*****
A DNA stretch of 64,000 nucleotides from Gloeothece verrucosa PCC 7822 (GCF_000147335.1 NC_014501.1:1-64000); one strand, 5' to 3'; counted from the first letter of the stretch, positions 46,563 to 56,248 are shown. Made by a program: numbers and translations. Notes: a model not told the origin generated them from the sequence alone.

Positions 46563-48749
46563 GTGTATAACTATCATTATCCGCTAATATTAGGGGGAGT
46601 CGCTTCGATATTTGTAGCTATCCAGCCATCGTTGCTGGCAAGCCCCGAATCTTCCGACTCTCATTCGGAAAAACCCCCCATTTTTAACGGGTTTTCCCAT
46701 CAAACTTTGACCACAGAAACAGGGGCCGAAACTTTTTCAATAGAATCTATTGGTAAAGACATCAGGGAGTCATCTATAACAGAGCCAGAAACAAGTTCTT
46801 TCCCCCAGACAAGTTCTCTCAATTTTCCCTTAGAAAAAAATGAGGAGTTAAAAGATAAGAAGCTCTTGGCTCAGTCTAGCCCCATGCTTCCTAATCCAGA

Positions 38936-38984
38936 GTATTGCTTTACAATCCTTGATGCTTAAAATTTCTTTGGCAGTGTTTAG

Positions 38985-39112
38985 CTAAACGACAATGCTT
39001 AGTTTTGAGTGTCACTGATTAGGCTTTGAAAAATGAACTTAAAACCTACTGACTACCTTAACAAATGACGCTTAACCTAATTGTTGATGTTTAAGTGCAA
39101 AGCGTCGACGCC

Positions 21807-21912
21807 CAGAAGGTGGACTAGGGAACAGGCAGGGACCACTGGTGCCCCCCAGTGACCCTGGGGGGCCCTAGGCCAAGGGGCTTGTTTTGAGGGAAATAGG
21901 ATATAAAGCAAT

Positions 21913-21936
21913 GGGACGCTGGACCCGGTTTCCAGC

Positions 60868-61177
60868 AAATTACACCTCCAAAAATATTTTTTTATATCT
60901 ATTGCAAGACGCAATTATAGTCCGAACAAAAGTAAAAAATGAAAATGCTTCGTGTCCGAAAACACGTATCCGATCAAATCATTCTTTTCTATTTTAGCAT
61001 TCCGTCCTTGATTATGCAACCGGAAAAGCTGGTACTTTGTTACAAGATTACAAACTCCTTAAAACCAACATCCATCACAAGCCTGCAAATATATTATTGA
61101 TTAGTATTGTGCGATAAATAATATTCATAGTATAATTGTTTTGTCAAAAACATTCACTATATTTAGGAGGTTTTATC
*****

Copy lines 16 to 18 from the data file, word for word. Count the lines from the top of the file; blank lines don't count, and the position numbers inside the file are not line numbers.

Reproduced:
Positions 21913-21936
21913 GGGACGCTGGACCCGGTTTCCAGC

Positions 60868-61177